3am and the ceiling hadn’t changed.
Herman lay there, looking up, unable to move.
Sleep-deprived. Silently panicking.
In less than 7 hours he would perform the final task in his promotion test… a presentation.
In front of a panel of executives.
Rumor had it that there were about 15 executives in the audience of each promotion test. A tough audience. With even tougher questions to ask the presenter. The price of working for a firm which avoided giving promotions and pay rises unless absolutely necessary.
It was now 3.15am and Herman had a problem.
His presentation topic was decided. He would talk about how cost-savings could be achieved in his department through increases in efficiency.
In the 2 weeks he had known about this presentation he had done zero preparation.
Herman’s job was busy. And there was always something to distract him from preparing a presentation that was days away.
Now he had nothing prepared and only hours to go.
He started to plan…
If he got out of bed by 4am, he would have time to throw some slides together. He guessed the slides would take around an hour.
At 5 o’clock he could get in some practice.
Then get ready for the office.
Piece of cake.
Seemed straightforward enough, so why was he still panicking?
Herman’s panic was because he knew he should have prepared earlier. He knew he should have been on top of things. Anything he did now would pale in comparison to a well-prepared presentation.
This was his career on the line!
What Herman doesn’t know is that he can do an excellent presentation even though he has done no preparation so far.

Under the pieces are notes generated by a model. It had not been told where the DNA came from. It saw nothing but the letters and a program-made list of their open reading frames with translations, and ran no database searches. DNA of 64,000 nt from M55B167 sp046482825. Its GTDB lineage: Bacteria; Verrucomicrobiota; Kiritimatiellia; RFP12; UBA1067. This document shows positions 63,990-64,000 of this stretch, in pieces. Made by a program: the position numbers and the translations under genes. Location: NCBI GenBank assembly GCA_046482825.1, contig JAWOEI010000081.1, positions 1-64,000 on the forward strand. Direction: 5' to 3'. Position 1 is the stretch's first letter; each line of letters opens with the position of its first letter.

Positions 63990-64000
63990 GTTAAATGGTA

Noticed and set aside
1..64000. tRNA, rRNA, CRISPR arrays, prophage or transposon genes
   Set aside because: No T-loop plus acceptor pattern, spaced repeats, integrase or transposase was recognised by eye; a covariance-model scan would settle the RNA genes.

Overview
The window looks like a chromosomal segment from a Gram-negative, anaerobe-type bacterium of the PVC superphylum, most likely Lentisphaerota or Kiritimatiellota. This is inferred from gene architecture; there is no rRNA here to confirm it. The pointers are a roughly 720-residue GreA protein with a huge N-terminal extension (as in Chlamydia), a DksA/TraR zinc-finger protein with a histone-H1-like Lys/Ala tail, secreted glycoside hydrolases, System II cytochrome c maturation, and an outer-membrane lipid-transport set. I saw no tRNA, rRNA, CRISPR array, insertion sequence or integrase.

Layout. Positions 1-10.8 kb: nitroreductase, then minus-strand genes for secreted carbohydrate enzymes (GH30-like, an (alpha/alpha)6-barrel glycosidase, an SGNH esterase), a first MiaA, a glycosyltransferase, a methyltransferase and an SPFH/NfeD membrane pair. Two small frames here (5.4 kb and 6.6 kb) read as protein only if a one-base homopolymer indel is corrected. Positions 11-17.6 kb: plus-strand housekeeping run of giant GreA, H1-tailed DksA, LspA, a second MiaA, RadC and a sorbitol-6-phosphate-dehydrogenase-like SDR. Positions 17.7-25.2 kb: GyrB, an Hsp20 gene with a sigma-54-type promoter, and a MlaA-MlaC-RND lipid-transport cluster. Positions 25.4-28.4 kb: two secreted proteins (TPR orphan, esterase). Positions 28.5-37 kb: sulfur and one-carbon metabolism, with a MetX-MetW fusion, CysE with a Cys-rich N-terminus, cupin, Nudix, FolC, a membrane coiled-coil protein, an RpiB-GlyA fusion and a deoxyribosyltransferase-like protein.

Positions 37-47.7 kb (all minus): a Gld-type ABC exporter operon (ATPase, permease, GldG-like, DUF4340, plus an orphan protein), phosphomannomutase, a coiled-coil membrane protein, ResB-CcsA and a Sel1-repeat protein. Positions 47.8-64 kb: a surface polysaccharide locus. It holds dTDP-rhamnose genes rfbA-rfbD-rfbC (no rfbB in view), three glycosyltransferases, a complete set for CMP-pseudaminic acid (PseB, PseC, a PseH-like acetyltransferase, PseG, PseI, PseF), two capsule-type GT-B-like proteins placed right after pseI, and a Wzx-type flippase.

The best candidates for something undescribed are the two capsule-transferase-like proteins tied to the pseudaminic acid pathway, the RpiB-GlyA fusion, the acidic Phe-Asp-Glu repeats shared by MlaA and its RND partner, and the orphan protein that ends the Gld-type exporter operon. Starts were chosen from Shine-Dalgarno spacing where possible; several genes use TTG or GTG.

He needs to sit down for 30 – 60 minutes and then he’ll be good to go with an impressive delivery that will almost guarantee him that promotion.
Here are the three hacks both you and Herman can use for your next presentation…
1. Create a speech road map
The good news?… You don’t need to create a script.
And your planning and practice will be much easier without it.
Choose a destination
Before you do anything else, decide where you want to take the audience.
Maybe you want them to complete a management performance survey. Perhaps you want them to log in to a new system. You might even want them to arrange a meeting with you privately.
Whatever it is, decide where the audience will go.
If you are not sure, you can find out pretty quickly by asking yourself this question: Why am I doing this presentation?
If your answer is: Because I was asked to do it, then the question becomes: What is the goal of the person who asked you to deliver this presentation?
From this point forward you’ll use the destination as a guide for all the other planning you do.
Break your presentation into parts
Based on your knowledge of the topic it’s time to break it down.
Break it down into easy to remember chunks.
At this point you are not writing out your content, just thinking about the main talking points which will be in your presentation.
If your presentation is about improving department efficiency, like Herman’s, we might break the talking points down like this:
- The costly process we’re currently following
- How to improve and reduce the current processes
- Projected time and cost savings
Practice, practice, practice
Practice your presentation delivery.
Yes, that’s right!…
Even though you haven’t written out a script, it’s time to practice!
Practice delivering each of the talking points you listed out in the previous step.